The Fifth Element (1997)

The Fifth Element (1997) movie poster

director Luc Besson
viewed: 07/02/2014

I know it’s naff, but I’ve always liked Luc Besson’s The Fifth Element.  Oddly enough, I saw it the night it opened.  And I liked it right off the bat.  Friends, particularly those who esteem science fiction, derided it intensely.

Comically comic book in its essence, the story was originally dreamed up by Besson as a teenager, which would explain perhaps its mushy nonsensical core about the five elements: water, earth, fire, and wind…and Milla Jovovich?  All in opposition of a monstrous black ball of evil.  And some goofy thug-like alien race and a scenery-chewing Gary Oldman as over the top as you’ll ever see him.

Really, it’s best not to overthink (or perhaps think at all) about the story.  It’s pretty ridiculous.

But the reason the film is so fun and cool is in its design and overall spirit.  No one element (haHA) embodies this more than the costume design by Jean-Paul Gaultier.  It’s the future as envisioned as gaudily acid house as the 1990’s could offer.  It’s hard not to just look at some of the costume designs without smiling, smirking, or laughing out loud.  And it’s one of the aspects of the film that is so innovative or at least so unusual.  It’s like, “Let’s imagine the future if it was fun!”

Costume design in science fiction films is a world unto itself.  Modernism, imagining the tastes of those that will come after us as as bizarre as the present could conceive.  The Fifth Element takes this as a general philosophy.  And rather than some real cultural commentary, it’s more just a total lark.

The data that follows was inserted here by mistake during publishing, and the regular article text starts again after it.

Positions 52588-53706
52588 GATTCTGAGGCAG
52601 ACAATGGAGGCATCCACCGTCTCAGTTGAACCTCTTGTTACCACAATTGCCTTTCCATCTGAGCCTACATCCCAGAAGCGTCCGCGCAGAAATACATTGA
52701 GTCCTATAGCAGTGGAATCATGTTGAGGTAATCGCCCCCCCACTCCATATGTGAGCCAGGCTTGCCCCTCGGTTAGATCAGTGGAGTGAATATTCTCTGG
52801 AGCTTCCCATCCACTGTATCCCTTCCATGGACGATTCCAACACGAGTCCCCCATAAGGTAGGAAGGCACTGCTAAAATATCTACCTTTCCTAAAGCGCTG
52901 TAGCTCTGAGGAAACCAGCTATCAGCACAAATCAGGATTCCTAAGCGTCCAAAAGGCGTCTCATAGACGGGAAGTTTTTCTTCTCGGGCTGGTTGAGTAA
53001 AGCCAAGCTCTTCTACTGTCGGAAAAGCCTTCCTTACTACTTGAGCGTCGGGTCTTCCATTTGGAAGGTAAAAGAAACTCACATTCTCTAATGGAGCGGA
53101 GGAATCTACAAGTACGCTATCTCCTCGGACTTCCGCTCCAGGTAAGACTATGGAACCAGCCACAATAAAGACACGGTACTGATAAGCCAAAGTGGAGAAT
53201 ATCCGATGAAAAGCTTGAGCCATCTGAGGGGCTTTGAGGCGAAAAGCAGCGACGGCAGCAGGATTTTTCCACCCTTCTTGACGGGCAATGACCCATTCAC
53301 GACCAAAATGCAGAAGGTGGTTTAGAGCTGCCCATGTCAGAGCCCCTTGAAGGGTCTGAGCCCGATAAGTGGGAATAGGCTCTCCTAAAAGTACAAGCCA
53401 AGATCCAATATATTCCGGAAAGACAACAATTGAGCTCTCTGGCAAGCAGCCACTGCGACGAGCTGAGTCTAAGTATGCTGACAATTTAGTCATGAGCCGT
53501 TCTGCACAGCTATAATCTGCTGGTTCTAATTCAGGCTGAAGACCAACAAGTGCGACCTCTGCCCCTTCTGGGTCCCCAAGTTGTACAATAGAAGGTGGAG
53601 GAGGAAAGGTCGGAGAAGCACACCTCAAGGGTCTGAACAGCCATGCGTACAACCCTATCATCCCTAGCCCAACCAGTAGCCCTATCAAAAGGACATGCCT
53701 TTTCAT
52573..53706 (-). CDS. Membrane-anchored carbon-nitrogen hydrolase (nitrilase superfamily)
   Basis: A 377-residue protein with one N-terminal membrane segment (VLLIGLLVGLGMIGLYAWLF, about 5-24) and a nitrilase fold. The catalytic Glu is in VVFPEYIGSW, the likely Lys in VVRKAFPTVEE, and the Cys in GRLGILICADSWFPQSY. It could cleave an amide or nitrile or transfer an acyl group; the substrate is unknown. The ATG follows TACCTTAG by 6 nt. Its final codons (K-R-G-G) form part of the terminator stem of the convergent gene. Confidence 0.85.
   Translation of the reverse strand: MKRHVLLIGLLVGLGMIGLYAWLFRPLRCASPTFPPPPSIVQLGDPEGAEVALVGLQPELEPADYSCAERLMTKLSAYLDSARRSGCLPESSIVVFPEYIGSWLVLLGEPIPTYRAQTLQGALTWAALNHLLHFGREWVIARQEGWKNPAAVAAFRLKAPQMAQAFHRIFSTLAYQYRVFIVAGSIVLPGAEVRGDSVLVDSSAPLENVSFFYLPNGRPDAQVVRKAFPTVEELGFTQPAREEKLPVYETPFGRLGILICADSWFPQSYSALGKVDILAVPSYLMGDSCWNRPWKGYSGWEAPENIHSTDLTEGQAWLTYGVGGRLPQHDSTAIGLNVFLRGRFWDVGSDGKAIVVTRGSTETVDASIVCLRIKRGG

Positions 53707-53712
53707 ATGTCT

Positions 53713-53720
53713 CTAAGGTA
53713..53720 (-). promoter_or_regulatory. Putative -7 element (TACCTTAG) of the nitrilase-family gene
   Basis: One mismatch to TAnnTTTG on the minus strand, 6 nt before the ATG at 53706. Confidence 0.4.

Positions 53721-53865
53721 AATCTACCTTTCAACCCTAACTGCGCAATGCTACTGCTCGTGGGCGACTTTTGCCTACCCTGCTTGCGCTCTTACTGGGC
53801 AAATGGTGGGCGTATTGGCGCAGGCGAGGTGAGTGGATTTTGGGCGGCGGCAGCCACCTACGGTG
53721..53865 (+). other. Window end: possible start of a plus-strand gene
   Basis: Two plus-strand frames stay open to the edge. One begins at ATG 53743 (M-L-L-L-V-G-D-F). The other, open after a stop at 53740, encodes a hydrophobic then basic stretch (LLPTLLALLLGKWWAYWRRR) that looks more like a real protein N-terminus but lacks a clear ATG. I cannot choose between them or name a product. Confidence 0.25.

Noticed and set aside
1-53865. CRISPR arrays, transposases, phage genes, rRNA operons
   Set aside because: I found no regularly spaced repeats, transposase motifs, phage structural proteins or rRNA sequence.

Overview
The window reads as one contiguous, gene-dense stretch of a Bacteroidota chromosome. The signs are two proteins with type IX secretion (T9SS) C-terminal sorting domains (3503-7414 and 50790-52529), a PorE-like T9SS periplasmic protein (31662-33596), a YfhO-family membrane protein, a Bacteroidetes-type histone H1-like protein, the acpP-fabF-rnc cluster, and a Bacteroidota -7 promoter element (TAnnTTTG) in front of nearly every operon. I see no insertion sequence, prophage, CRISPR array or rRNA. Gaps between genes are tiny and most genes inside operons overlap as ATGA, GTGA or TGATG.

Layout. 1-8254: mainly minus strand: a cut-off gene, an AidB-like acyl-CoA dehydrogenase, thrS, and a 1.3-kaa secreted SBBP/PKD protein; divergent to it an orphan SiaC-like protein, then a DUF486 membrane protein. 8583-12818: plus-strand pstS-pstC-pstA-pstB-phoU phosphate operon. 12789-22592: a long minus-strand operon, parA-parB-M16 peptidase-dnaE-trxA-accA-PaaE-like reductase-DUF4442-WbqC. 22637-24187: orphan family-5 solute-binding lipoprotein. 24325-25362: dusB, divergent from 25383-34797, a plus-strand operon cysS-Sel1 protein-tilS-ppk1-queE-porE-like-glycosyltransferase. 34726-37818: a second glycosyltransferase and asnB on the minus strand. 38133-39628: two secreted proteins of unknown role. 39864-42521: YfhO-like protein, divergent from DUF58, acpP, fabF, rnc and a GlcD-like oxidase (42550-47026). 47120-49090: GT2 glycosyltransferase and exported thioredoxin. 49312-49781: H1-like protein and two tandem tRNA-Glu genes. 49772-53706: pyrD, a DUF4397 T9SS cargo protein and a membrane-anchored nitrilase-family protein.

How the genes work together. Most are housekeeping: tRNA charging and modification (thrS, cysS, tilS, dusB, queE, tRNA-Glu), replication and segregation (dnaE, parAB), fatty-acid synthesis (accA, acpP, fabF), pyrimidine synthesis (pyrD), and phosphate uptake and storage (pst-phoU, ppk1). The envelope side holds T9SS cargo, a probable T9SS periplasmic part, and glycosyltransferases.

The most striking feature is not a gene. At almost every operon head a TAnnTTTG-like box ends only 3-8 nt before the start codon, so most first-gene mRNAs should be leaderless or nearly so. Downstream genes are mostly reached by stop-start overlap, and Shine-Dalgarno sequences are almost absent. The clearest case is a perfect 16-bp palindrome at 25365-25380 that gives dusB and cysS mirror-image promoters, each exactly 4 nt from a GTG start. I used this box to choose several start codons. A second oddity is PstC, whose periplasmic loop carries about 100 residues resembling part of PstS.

This was one of Bruce Willis’ best turns as star.  He’s as game as anybody, with his hair bleached blond, wearing tight strange shirts, and using his world-weary affability in its lightest mode.

It’s also such a European vision.  The cast, especially a lot of the smaller bit roles are a pan-Europe world, decidedly multicultural.  Again, this sort of fits well within the 1990’s House music/rave cultural world.

Finally, Milla Jovovich.  I can see, now perhaps even more clearly than ever, how her character of Leeloo is such a strange, cutesy fantasy girl.  With her orange hair and otherworldly gibberish, slender physique, on full display and looking so good in all of Gaultier’s outfits,…I’m almost ashamed to say how much it appeals to me.  Always did.  And I overall don’t really like her much.  But here…a guilty pleasure.

Guilty or not, I do enjoy it.  I watched it with Clara.  Felix fell asleep pretty quickly.  She enjoyed it pretty well.

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